Russia Is Trade Weeks Focus

May 16, 2003
Print
Text Size:
A A
GRAND RAPIDS — The Russian market will be the focus of World Trade Week today and tomorrow at Grand Valley State University’s Pew Campus downtown.

World Trade Week kicks off at noon at the Grand Rapids Economic Club luncheon in the Ambassador Ballroom of the Amway Grand Plaza Hotel. Christine Todd Whitman, administrator of the U.S. Environmental Protection Agency, will be guest speaker.

Later, an invitation-only VIP reception will be held from 5:30 p.m. to 7:30 p.m. in the Hager/Lubbers Exhibition Hall at GVSU’s downtown campus to give members of the West Michigan business community an opportunity to meet Russian dignitaries and U.S. government officials.

The reception will include the annual presentation of the Presidential E-Award to X-Rite Inc.

A half-day seminar on doing business in Russia is slated for 8 a.m. Tuesday at GVSU’s Loosemore Auditorium downtown. Rex L. Farris, president of Global Express International Capital Corp., will be keynote speaker. Business leaders and government officials experienced in U.S.-Russia trade will also be featured.

There will be presentations and break-out sessions featuring: Yuri Ushakov, Russian Federation ambassador to the United States; Stephan Wasylko, U.S. Embassy senior commercial officer for Almaty, Kazakhstan; and Dale Posthumus, director of business development for the U.S. Grains Council.

Private industry executives will also participate in the seminar, among them Tom Groos, president of Viking Group Inc.; Don Seale, Bissell Homecare Inc. international sales manager; and Blake Krueger, vice president of Wolverine World Wide.

From 5:30 p.m. to 7 p.m. Tuesday, the West Michigan World Trade Association will present its World Trader of the Year Award at a reception in the GVSU Eberhard Center.

Immediately afterward, the World Affairs Council of Western Michigan will sponsor a videoconference in the Eberhard Center with Susan Eisenhower, president of the Eisenhower Institute in Washington, D.C.

Eisenhower is an expert on Russia and has testified on Russian foreign policy issues before the Senate Armed Services Committee and the Senate Budget Committee.

She serves on the National Academy of Sciences’ Committee on International Security and Arms Control and frequently consults for major companies doing business overseas.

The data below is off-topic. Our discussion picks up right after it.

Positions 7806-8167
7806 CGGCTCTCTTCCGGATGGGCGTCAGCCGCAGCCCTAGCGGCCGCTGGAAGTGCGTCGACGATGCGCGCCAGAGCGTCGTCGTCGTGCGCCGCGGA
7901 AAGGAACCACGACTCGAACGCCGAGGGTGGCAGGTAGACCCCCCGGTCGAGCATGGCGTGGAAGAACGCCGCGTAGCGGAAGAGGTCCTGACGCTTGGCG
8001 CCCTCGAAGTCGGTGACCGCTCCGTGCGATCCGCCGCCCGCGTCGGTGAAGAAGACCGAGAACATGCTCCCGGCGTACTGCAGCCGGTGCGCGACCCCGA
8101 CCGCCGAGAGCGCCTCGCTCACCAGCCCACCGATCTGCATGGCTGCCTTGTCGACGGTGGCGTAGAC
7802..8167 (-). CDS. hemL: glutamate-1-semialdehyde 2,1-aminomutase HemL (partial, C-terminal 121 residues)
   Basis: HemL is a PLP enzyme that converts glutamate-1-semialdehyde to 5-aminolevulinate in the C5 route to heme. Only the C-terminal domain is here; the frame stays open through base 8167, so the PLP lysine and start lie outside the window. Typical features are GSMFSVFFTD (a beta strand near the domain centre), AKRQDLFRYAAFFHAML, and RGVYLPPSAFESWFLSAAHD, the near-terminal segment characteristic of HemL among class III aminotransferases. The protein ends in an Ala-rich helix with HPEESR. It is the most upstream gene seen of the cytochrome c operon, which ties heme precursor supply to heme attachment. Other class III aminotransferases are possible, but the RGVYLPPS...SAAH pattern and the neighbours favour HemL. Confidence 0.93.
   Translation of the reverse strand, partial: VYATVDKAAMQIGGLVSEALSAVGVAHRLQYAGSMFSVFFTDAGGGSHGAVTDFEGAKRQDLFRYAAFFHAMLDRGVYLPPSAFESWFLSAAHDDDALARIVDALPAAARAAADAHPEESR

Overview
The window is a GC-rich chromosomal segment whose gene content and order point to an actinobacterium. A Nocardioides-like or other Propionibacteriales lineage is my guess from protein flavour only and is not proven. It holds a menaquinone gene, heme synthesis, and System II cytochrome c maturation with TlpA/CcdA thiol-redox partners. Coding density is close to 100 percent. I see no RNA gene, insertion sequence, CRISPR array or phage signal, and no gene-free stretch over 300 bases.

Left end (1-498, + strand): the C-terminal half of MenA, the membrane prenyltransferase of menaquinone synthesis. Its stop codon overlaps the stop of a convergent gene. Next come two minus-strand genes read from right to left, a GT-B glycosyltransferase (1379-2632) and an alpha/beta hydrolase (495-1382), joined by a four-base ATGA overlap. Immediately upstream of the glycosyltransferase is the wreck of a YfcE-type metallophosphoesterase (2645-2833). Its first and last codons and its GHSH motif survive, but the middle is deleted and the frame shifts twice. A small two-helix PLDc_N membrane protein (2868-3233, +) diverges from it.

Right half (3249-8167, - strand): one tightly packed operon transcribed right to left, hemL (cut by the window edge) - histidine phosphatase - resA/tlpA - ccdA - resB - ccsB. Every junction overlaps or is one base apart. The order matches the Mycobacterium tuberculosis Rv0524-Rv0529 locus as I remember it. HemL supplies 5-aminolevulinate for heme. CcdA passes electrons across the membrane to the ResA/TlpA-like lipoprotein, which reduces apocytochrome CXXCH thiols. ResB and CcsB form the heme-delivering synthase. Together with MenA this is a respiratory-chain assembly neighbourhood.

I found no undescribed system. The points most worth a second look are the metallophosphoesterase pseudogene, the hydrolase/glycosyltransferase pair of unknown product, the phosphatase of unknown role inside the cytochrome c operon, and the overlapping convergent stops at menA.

Tuesday’s reception and videoconference is open to the public. Admission is $15.

Grand Rapids has a World Trade Week Committee that decides seven months ahead of time what country will be spotlighted during the week, said Thomas Maguire, local director/international trade specialist with the U.S. Department of Commerce.

“We’ve done practically every major market in the world but we’ve never done Russia,” he said.

U.S. sales to other countries were down 5 percent worldwide last year but held steady in Eurasia — Russia and surrounding areas. Russia joined the World Trade Organization last year.

“They’ve been slowly coming up the ladder of commercial transparency and infrastructure building to where it’s becoming an attractive market,” Maguire said.

“We’re hoping people will come to learn about Russia as it exists today.

“We want to get the message out to companies in the area that might have a negative image of Moscow based on their experience of some years ago. But now Russia is changing, and we’re bringing in a senior officer from our embassy in Moscow who will give us the very latest.”

During Russia’s 1998 financial crisis, many investors pulled out of the country. Since then, the Russian government has enacted a number of reforms, particularly with respect to tax reduction and simplification.

Today, Russia is reported to be one of the emerging markets in the world economy, and is the world’s largest oil producer and oil exporter.

Although the Russian Federation is still working to establish a modern market economy and modernize its industrial base, from 1999 to 2002 its annual output grew by an average 6 percent.

Its economy has been expanding and consumer-spending power continues to grow with real wages increasing by 17.3 percent in the past year.

“The year 2000 marked the first democratic transfer of power in Russia in 1,000 years, and the new government has been able to enact new laws to open up transparency,” said Greg Harris, who also is an international trade specialist with the Department of Commerce.

“I call it ‘Russia at the crossroads.’ They’ve got back to where investment is flowing in again.”

He said the U.S. Embassy has researched and found many industries that would be favorable to U.S. investors, among them oil and gas, aircraft parts, automotive assembly and parts, medical equipment, agricultural machinery, pharmaceuticals, and telecommunications.

World Trade Week has been observed nationally since 1935, and is proclaimed each year by the U.S. president to focus attention on how important exporting is to the U.S. economy and job generation. This is the 18th year that World Trade Week has been commemorated in West Michigan.

Co-hosts for this year’s event are Tim O’Donovan, CEO of Wolverine World Wide and Michael Jandernoa, CEO of Perrigo Co.

Event sponsors are Crowe Chizek and Co. LLC, Davenport University, Standard Federal Bank-North America, and Witte Travel & Tours.    

Recent Articles by Anne Bond Emrich

Editor's Picks

Comments powered by Disqus